The state of Ohio was organized in 1803 from the Northwest Territory after a bitter struggle between the party of Arthur St. Clair, governor of the territory, and the "Chillicothe Junto," which favored immediate statehood for the section east of the mouth of the Great Miami River. The leader of the latter group was Edward Tiffin, who was elected the first governor of the new state.
Edward Tiffin was born in Carlisle, England, on June 10, 1766, and attended the Latin school in that city. At the age of twelve he apprenticed himself as a student of medicine. He completed his apprenticeship in 1783 and came with his parents, Henry and Mary Parker Tiffin, and four brothers and sisters to America, where he settled with them in Charles Town, Virginia, now in Jefferson County, West Virginia. He began the practice of medicine here while still only seventeen years of age, and apparently soon had a sizable practice.
That he was a respected member of society in his Virginia home is evidenced by the fact that his name is found on the lists of "Gentlemen Justices" appointed by the governor of Virginia, and also by the fact that in the late 1780's (the exact date is uncertain) he married Mary Worthington, daughter of a wealthy landowner, Robert Worthington, and sister of Thomas Worthington, who was to become Ohio's sixth governor.
Although reared in the Episcopal Church, Tiffin and his wife came under the influence of the Methodist revival in 1790 and joined the Methodist Church. Two years later Tiffin was ordained a deacon by Bishop Francis Asbury and throughout the rest of his life continued to serve the church as a lay preacher.
Tiffin, like many other Virginians, felt the appeal of the West, and in 1798, emigrating with his family and that of Thomas Worthington and their recently manumitted colored servants, settled in the wilderness village of Chillicothe on the banks of the Scioto River in the Ohio country. Tiffin, who was thirty-two years old at the time, has been described as a vivacious, florid-faced English gentleman of medium height with pleasant manners and extraordinary conversational powers. He had already won considerable reputation as a physician and surgeon. He continued to practice his profession under the trying conditions of the frontier.
Tiffin carried with him from Virginia a recommendation for public office addressed to Governor St. Clair and signed by George Washington. A few months after Tiffin's arrival in Chillicothe the governor appointed him prothonotary of the territorial court of common pleas. This was the beginning of a long public career in Ohio. He served as speaker of the territorial house of representatives, 1799-1801, and as president of the constitutional convention in 1802, where his authority to determine the membership of committees was an important factor in policy-making in that body.
He was elected governor of the newly organized state almost without opposition in 1803 and again in 1805 for a second term. It was during his second term that he received a commendatory letter from President Jefferson for his efficiency in foiling Aaron Burr's expedition. Before the close of his second term he was elected by the general assembly to the United States Senate. He took his seat in 1807 but resigned in March 1809. After the death of his wife in July 1808, he expressed a wish to return to his home near Chillicothe and resume his medical practice and farming. He did not long remain a private citizen, however, for a few months after his return to Chillicothe he was elected to the Ohio House of Representatives, where he served two terms as speaker, 1809- 11. In the fall of 1812 he was appointed by President Madison commissioner of the general land office, an office which had just been created. Tiffin successfully organized the land records, and his foresight saved them from destruction when the British invaded Washington in 1814. In the fall of the same year he secured the approval of the president to exchange offices with Josiah Meigs, then surveyor general for the Northwest, in order to be able to reside at home. Tiffin by this time had remarried and had one daughter. His second wife was Mary Porter, by whom he had four daughters and a son.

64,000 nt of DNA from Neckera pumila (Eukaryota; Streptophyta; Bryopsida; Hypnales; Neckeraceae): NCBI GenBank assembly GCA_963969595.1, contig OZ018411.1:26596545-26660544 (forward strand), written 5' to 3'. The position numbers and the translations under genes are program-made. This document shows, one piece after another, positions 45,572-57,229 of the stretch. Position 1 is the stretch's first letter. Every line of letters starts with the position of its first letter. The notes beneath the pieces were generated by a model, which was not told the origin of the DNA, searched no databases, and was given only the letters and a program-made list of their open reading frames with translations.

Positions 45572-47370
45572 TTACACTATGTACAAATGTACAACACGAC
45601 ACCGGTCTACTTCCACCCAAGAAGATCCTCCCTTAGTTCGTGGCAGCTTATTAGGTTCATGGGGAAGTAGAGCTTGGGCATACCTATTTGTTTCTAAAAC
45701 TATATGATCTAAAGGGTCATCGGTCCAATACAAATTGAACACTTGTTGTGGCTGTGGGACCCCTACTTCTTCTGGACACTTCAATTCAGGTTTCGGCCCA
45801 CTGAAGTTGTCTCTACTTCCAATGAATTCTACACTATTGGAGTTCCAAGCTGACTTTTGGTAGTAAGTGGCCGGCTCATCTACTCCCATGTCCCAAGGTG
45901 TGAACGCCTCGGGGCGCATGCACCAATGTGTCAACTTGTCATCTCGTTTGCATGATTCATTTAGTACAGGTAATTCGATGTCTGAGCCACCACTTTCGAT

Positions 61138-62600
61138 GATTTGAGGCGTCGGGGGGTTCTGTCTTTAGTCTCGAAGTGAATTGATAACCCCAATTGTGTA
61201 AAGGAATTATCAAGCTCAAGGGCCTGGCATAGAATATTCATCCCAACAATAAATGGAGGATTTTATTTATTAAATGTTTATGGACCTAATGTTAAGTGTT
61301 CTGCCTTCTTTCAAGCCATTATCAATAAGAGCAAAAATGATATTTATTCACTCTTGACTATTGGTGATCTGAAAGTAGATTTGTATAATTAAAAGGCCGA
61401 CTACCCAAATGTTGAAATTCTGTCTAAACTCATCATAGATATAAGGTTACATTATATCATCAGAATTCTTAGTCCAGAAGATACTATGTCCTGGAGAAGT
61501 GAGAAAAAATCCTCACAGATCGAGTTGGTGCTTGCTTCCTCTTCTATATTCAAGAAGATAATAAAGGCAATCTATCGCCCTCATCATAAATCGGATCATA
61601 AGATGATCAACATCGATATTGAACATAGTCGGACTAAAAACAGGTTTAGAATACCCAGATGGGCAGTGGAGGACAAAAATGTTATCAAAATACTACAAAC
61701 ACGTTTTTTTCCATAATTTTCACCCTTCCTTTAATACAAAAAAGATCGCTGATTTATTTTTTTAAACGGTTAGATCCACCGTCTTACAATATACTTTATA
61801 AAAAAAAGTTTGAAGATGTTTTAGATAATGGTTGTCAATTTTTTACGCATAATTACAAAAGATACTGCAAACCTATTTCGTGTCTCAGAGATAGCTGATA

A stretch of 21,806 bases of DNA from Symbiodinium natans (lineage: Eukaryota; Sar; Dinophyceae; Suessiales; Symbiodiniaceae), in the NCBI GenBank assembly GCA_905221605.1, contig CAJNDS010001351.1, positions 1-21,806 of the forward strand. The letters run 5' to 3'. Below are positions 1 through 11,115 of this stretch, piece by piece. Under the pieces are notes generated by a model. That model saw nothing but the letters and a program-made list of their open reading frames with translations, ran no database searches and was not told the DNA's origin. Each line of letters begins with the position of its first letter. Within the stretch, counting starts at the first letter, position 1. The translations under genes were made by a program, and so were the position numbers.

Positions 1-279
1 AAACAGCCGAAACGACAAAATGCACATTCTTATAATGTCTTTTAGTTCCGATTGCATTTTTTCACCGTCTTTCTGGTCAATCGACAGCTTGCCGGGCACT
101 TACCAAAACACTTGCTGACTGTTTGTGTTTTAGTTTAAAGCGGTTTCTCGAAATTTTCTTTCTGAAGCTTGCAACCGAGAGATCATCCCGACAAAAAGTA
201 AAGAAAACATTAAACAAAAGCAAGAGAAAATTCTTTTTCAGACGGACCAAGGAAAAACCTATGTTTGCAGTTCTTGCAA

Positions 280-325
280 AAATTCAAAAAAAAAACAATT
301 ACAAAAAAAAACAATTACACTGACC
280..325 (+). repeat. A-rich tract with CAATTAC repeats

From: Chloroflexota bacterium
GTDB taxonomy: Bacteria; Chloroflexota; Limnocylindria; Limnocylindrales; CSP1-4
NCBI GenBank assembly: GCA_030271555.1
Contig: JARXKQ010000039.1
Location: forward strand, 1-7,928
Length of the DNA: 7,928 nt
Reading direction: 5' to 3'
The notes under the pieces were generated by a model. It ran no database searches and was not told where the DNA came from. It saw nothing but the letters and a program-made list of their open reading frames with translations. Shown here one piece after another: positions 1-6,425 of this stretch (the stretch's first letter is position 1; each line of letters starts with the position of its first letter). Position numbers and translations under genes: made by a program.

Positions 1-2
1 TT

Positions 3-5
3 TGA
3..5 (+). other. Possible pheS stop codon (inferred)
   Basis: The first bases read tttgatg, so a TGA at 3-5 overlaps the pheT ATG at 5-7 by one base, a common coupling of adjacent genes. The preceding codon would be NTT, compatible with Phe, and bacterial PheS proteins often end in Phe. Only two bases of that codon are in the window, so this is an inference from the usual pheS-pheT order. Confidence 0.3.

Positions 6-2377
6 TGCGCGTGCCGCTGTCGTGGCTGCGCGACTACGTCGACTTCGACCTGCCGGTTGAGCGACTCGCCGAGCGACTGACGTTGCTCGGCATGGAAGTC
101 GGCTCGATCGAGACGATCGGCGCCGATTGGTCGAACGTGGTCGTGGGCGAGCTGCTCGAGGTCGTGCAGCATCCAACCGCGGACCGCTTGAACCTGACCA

Tiffin continued in the office of surveyor general for fifteen years under the administrations of James Madison, James Monroe, and John Quincy Adams, all of whom praised his work. He was relieved of the office only a few weeks before his death.
During the last four or five years of his life Tiffin suffered severe nervous headaches. In spite of that fact he continued to supervise the work of his office and farm and to give his professional services to the poor of the community who called upon him. He died on August 9, 1829, and was buried in Grandview Cemetery at Chillicothe.
Edward Tiffin had had a distinguished and versatile career. He was a skillful physician, an able lay preacher, an efficient and respected public servant, and a man of highest integrity. The city of Tiffin, Ohio, is named in his honor, and the state may well take pride in her first governor. The Ohio Historical Society
S. WINIFRED SMITH
Ohio History Center 800 E. 17th Ave. Columbus, OH 43211 © 1996-2012 All Rights Reserved.